The Protagonists of Julius Caesar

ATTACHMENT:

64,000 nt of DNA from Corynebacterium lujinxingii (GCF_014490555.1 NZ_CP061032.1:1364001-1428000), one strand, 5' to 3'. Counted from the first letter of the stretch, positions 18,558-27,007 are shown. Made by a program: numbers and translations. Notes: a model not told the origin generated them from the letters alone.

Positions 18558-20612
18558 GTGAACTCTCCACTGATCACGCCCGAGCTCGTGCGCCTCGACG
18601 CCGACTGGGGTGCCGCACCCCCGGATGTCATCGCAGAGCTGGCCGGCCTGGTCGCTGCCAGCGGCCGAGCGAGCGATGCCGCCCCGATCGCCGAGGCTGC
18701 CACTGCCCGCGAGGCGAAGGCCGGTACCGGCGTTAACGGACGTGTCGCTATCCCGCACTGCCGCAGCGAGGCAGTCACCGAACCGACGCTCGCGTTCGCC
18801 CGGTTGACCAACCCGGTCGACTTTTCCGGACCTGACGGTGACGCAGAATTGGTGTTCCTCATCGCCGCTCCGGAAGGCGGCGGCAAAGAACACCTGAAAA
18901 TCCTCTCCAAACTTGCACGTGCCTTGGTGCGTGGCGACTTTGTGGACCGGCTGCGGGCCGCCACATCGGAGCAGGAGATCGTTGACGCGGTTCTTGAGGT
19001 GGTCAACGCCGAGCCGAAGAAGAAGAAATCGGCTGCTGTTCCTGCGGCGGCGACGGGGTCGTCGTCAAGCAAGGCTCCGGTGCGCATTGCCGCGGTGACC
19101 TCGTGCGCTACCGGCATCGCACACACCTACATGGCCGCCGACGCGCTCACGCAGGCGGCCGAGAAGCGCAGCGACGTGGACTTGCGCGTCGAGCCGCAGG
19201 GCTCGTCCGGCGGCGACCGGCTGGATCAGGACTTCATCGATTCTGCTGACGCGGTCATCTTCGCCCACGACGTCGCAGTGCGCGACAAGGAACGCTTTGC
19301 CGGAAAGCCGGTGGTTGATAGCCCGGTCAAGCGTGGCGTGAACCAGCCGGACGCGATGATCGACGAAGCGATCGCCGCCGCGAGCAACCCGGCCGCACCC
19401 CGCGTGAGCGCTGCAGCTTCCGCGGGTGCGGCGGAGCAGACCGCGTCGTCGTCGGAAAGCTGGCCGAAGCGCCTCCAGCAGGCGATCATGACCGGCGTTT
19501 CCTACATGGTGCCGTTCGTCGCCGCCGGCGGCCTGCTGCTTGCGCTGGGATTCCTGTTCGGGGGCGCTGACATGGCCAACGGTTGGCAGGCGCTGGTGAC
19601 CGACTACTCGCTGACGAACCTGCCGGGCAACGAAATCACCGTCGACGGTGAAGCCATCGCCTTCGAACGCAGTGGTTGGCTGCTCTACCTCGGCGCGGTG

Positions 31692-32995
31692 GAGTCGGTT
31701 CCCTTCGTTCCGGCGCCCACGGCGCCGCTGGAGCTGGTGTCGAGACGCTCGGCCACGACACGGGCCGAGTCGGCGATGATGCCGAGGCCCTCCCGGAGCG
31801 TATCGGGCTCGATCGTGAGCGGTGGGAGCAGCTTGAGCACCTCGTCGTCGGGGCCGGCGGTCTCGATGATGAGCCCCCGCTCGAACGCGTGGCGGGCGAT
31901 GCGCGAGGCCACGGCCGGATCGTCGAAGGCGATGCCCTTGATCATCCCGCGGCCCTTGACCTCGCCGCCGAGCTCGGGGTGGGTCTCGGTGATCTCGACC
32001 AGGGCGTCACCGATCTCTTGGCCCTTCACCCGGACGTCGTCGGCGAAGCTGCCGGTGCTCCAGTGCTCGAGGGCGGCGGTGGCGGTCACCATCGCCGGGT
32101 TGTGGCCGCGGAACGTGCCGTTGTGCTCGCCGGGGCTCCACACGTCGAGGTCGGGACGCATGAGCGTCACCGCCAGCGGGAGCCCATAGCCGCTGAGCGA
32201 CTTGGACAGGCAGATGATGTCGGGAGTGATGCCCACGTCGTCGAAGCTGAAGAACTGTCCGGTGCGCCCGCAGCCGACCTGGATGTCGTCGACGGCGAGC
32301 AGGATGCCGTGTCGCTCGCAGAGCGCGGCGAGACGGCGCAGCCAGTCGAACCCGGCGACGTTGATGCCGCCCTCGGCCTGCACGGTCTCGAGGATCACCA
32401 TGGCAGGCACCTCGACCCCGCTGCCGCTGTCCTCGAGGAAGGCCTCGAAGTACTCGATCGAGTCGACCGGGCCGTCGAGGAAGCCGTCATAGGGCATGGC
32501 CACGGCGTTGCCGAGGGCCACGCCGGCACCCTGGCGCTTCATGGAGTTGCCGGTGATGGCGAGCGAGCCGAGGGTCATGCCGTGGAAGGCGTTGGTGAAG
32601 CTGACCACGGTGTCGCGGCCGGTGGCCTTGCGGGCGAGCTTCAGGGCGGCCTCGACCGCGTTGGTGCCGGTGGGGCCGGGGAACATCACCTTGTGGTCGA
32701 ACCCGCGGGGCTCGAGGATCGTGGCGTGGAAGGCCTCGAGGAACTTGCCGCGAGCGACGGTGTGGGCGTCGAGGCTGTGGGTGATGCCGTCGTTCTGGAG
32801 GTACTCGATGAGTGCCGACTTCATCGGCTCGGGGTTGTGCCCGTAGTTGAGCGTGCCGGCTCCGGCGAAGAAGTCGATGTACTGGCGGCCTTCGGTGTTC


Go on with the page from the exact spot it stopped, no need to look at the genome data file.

In the play, Julius Caesar, written by William Shakespeare, the plot uncovers several different characters: the tragic hero, Brutus, the anti-hero, Cassius, and the hero, Mark Antony. These three characters continue to display fitting attributes throughout the entire play. All of them are defined as a protagonist and they endure changes and grow as the play progresses. Brutus acts out of a desire to limit the self-serving aspects of his actions, ultimately dooming himself, defining him as the tragic hero. For example, he ignores Cassius’ consul and allows Antony to speak to the crowd at the funeral, creating tension between himself and the Roman people. By doing this, Brutus identifies himself as a bad guy in the eyes of the public and upsets Cassius. This fault could be identified as pride within himself, making it impossible for other to assist him. In addition, Brutus self-righteously condemns Cassius for his form of fund raising that Brutus believes to be detestable. This action shakes their friendship and distances them from one another. Brutus often demonstrates self-righteousness in his endless search for what is good and right. Overall, Brutus brings his downfall upon himself by seeking gain for him and the Roman citizens. The anti-hero, Cassius, in Julius Caesar is described as lacking any heroic qualities. For instance, Cassius, who claimed to be Caesar’s friend, manipulated him into attending his own murder. By playing with Caesar’s pride, he was able to convince Caesar that he would become a failure if he did not attend. Manipulation is far from any kind of heroic attribution, showing who Cassius really is. Furthermore, the crowd is convinced by Cassius, who bared false witness, that the murder was a noble act. The lie continues to resonate with the Roman people until Antony’s speech, which conveyed the idea that Cassius was an anti-hero. Lying is never seen as being a noble action, which gives Cassius a bad...
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